Pain Intensity and Location May Predict Chronic Low Back Pain

Sep 06, 2011

Pain intensity ratings, pain location, and sensory and affective variables differ among patients who have acute low back pain (LBP) and those with chronic LBP, according to research reported in The Journal of Pain, the official journal of the American Pain Society (APS).

Pain intensity ratings, pain location, and sensory and affective variables differ among patients who have acute low back pain (LBP) and those with chronic LBP, according to research reported in The Journal of Pain, the official journal of the American Pain Society (APS). These factors may be predictive of which patients with acute pain may then experience chronic pain.

Researchers from the Rehabilitation Institute of Chicago and Northwestern University’s Feinberg School of Medicine recruited 40 patients with acute LBP and 37 with chronic LBP to investigate differences in pain characteristics and their relationship to pain intensity. After receiving training to help them rate their pain, the patients completed questionnaires designed to assess pain intensity; medication use; and evidence of affective disorders, such as depression.

Pain intensity was significantly higher in the patients with chronic LBP. There was a higher incidence of unilateral radiating pain in patients with subacute pain; the patients with chronic pain experienced mostly bilateral pain. Of note, the depression score-considered to be attributable to pain intensity-showed just a slight increase in the patients with longer duration of pain.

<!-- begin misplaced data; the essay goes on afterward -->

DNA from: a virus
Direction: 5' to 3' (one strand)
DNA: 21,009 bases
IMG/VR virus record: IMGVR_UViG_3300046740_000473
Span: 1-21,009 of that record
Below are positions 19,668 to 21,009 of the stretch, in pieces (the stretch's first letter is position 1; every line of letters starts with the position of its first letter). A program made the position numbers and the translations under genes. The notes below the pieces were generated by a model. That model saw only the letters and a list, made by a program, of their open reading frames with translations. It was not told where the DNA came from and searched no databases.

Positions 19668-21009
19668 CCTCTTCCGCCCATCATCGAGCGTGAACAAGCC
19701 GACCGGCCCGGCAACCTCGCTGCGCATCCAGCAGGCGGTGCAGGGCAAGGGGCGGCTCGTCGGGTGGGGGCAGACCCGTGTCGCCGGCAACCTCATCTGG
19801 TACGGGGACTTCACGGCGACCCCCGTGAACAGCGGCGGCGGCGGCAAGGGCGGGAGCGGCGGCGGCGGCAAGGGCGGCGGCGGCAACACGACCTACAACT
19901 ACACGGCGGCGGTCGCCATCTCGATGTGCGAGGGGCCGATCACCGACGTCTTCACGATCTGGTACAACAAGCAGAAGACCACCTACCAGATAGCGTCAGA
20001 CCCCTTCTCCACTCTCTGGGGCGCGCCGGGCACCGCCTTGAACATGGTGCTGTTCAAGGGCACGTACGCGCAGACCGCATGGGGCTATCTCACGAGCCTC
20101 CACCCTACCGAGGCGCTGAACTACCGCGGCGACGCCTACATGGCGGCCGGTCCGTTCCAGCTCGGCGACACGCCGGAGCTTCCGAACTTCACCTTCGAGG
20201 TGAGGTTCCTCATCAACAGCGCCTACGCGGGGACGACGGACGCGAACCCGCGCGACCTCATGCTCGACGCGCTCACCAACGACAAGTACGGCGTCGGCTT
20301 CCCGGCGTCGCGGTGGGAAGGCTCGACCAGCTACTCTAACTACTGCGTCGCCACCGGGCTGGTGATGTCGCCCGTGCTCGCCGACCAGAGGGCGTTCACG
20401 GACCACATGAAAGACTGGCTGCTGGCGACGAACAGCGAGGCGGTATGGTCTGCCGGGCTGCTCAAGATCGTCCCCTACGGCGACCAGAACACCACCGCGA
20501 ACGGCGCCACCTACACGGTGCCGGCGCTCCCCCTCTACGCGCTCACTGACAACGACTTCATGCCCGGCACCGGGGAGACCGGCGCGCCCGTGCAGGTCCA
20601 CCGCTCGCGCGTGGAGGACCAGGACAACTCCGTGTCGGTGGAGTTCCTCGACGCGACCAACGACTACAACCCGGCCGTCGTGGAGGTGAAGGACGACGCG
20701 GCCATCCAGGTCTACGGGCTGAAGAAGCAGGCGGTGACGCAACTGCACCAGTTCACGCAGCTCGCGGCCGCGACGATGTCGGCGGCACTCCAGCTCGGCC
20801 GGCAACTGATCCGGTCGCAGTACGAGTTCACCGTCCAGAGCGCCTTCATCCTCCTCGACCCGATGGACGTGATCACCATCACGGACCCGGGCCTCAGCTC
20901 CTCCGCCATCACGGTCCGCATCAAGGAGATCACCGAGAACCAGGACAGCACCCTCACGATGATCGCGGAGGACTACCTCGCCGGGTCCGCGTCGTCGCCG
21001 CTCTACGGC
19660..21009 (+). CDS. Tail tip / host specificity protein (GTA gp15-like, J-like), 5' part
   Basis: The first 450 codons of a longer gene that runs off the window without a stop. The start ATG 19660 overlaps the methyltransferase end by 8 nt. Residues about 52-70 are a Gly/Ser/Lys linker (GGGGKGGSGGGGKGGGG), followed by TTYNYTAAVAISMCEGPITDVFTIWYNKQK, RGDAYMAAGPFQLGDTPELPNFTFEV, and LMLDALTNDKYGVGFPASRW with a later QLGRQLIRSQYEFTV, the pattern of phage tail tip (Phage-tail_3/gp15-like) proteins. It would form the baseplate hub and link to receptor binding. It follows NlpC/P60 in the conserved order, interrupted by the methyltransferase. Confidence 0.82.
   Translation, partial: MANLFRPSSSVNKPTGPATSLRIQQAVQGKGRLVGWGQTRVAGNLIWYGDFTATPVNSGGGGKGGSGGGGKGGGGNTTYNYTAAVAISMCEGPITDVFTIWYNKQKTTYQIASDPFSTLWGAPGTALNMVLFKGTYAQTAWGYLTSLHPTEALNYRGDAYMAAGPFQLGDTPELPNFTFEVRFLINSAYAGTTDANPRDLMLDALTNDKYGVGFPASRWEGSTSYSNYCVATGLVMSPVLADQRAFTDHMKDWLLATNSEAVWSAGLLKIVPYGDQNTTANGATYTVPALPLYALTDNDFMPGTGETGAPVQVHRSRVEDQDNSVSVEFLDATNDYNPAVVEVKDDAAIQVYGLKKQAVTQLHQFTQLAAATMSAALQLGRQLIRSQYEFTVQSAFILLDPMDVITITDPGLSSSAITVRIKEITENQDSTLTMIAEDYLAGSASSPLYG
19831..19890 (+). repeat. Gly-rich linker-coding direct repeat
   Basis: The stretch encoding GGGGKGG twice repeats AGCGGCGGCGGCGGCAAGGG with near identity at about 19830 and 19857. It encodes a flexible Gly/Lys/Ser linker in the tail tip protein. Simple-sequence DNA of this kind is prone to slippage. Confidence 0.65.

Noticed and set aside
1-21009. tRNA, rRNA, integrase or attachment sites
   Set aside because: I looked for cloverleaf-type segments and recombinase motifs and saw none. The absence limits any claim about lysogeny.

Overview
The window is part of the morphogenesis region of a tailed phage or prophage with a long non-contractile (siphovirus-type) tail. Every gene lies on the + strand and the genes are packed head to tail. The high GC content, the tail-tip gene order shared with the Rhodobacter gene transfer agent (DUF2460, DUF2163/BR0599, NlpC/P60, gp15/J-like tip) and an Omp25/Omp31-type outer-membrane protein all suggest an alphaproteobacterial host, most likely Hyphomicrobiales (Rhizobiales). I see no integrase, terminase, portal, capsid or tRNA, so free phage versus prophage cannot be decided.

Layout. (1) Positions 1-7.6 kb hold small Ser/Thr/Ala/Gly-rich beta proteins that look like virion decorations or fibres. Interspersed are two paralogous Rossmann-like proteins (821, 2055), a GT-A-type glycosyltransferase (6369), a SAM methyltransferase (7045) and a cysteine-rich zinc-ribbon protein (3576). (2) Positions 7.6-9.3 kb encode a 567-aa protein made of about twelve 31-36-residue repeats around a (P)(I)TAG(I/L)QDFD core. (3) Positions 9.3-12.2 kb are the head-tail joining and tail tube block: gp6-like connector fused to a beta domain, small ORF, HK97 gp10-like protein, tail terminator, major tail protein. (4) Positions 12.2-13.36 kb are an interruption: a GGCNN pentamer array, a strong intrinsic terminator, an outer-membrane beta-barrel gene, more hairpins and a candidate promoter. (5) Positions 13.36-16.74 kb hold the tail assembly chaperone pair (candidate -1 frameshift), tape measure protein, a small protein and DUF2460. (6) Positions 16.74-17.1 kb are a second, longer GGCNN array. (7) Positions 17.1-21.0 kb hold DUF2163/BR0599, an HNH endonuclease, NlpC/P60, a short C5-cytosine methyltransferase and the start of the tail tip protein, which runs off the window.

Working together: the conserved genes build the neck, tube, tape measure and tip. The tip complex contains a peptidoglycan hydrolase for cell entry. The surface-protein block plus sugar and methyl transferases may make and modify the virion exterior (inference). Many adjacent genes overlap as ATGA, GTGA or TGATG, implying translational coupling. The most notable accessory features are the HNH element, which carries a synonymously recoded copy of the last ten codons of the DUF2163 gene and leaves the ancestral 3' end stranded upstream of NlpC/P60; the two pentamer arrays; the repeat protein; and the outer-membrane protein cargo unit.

The researchers concluded that pain intensity and pain location may predict chronic low back pain. They noted that there is published evidence that the location of pain in patients with acute LBP may serve as a predictor for the development of a chronic condition and that several reports indicate that patients who have subacute LBP and experience discomfort triggered by movement at distal body sites have a poorer prognosis than those in whom pain is more localized.

For more information, visit the APS Web site at http://www.ampainsoc.org. Or, contact the organization at American Pain Society, 4700 W Lake Avenue, Glenview, IL 60025; telephone: (847) 375-4715; fax: (866) 574-2654 or (847) 375-6479; international fax: (732) 460-7318; e-mail: info@ampainsoc.org. For a discussion of LBP and distal sites, see the article “Does cervical spine treatment reduce low back pain?”  on www.musculoskeletalnetwork.com.

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